One of the chief tasks of successful leaders is to foster cohesion at your place of business. A tried and true method is through team building exercises. It's tough to find time to plan engaging activities on top of your regular duties at work. But, going into it with the right mindset and a little pre-planning will allow you to organize fun, memorable events that bear fruit in the workplace. Here's how it's done.
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Keep Your Expectations Realistic
The idea of team building is to foster an atmosphere of cohesion on the job, boost workplace morale and increase productivity. The word that gets tossed around a lot in team building circles is ‘trust'. However, it is unrealistic to expect that a diverse group of people is going to magically feel like family after one painting party or cooking class.
That's one of the potential downsides of planning one-time team building activities. Bringing your team closer is an ongoing process that requires sustained effort and follow-up. Choose a venue that provides a fun atmosphere that encourages teamwork and implements follow-up activities at work to reinforce the objectives of the team building exercise.
Keys to Successful Team Building
Planning a fun event is nice, but it's unlikely to have a long-term impact. If the activity is a bust, or if it is inconvenient or costly, it may even have the opposite effect than you intended. Strategic planning that incorporates input from the people who stand to benefit most, your team, allows the bonding to begin long before the actual session(s). It also gives your staff the feeling of really being invested in the outcome.
1. Set your goals: The short-term goal is to organize a fun event, but who should it benefit and what do you hope they'll get out of it? Is it a reward for reaching a company goal or are you trying to deal with a specific problem that's affecting the workplace? Will it be a company-wide event or just for the people in your department? Once you answer the who, what, and why, you can move on to the when, where and how.
2. Create a planning team: This is where true team building can begin. Putting a planning group together from among the participants will allow you to build a consensus among the team members, and you can delegate tasks to make the whole planning stage more efficient. You can accomplish this in several ways: send out an email, use a signup sheet or appoint people to help.
3. Establish a timeline: The further ahead you begin planning your event, the better. You have the task of coordinating a time that doesn't interfere with personal schedules or disrupt work. You'll also need time to find a venue and implement the details. If you want to book the likes of Cozymeal, the largest marketplace for team building cooking classes, make sure you contact them in advance, otherwise, you might not be able to book the most popular classes such as Italian cooking or sushi making.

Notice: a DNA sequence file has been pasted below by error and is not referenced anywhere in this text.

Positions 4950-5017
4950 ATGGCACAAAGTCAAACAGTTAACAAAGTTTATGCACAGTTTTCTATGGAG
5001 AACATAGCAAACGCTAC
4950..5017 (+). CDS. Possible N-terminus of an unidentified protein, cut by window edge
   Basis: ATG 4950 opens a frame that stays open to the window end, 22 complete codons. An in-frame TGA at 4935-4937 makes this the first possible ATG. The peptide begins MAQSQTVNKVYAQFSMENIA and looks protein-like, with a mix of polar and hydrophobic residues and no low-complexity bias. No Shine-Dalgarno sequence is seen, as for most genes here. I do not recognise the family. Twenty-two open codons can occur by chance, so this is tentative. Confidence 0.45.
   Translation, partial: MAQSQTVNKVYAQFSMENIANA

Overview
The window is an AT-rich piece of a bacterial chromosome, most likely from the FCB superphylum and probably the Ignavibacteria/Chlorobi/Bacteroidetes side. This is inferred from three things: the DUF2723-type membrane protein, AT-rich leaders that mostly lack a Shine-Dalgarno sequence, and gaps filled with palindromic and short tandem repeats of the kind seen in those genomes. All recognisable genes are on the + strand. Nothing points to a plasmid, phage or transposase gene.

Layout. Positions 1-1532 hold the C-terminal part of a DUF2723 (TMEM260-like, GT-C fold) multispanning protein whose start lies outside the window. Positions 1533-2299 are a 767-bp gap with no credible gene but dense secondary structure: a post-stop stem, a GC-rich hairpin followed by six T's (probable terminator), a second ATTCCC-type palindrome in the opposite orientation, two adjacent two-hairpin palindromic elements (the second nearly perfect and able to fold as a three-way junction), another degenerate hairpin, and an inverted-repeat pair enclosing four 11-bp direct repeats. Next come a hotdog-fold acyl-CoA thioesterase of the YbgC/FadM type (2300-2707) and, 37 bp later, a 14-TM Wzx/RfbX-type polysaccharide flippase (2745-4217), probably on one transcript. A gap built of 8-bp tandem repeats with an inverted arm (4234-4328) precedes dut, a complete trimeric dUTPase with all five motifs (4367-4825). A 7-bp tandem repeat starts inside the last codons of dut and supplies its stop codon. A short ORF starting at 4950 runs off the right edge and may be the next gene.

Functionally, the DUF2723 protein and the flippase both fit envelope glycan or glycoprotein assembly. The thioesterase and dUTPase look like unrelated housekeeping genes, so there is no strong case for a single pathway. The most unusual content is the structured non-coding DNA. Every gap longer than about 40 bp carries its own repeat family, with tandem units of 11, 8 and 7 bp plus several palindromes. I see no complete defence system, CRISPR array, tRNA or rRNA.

4. Decide who will attend: The larger the group, the more difficult it will be to accommodate everyone. The size of the group also affects the choice of venue, type of activity and budget. Canoeing for 100 staff members is unrealistic, but it's fine for a department with 10 employees. Another consideration: is attendance mandatory or voluntary?
5. Create an event budget: If your company is tasking you with planning the event, there should be some funds set aside to cover the cost. If you're the boss, you need to determine how much you can invest, and how much money out of pocket attendees might be expected to kick in. Ideally, you or your company should cover the entire cost, especially if attendance is mandatory. Other things to take into consideration when budgeting:
- Transportation and parking
- The cost of the venue, including permits or tickets
- Food and beverages, if they aren't included as part of a package
6. Pick a venue: Once you have your budget, goals and guest list set, choosing a venue will be easier. There are many businesses that specialize in hosting company groups for team building exercises, which may take some of the pressure for devising a specific activity off of your shoulders.
If you're going to use a professional event planning or hosting service, the following information will help ensure that it's a good fit for your budget and purposes:
- Will their venue accommodate your group size?
- Does it fit in with your budget?
- Is the activity compatible with your goals and group dynamic?
- Is the activity amenable to followup activities or ongoing sessions?
- Are the location and time convenient and accessible for your team members?
You don't have to subject your employees to silly exercises that are time wasters rather than team builders. Combine the tips outlined above with a little ingenuity to keep your staff motivated over the long haul.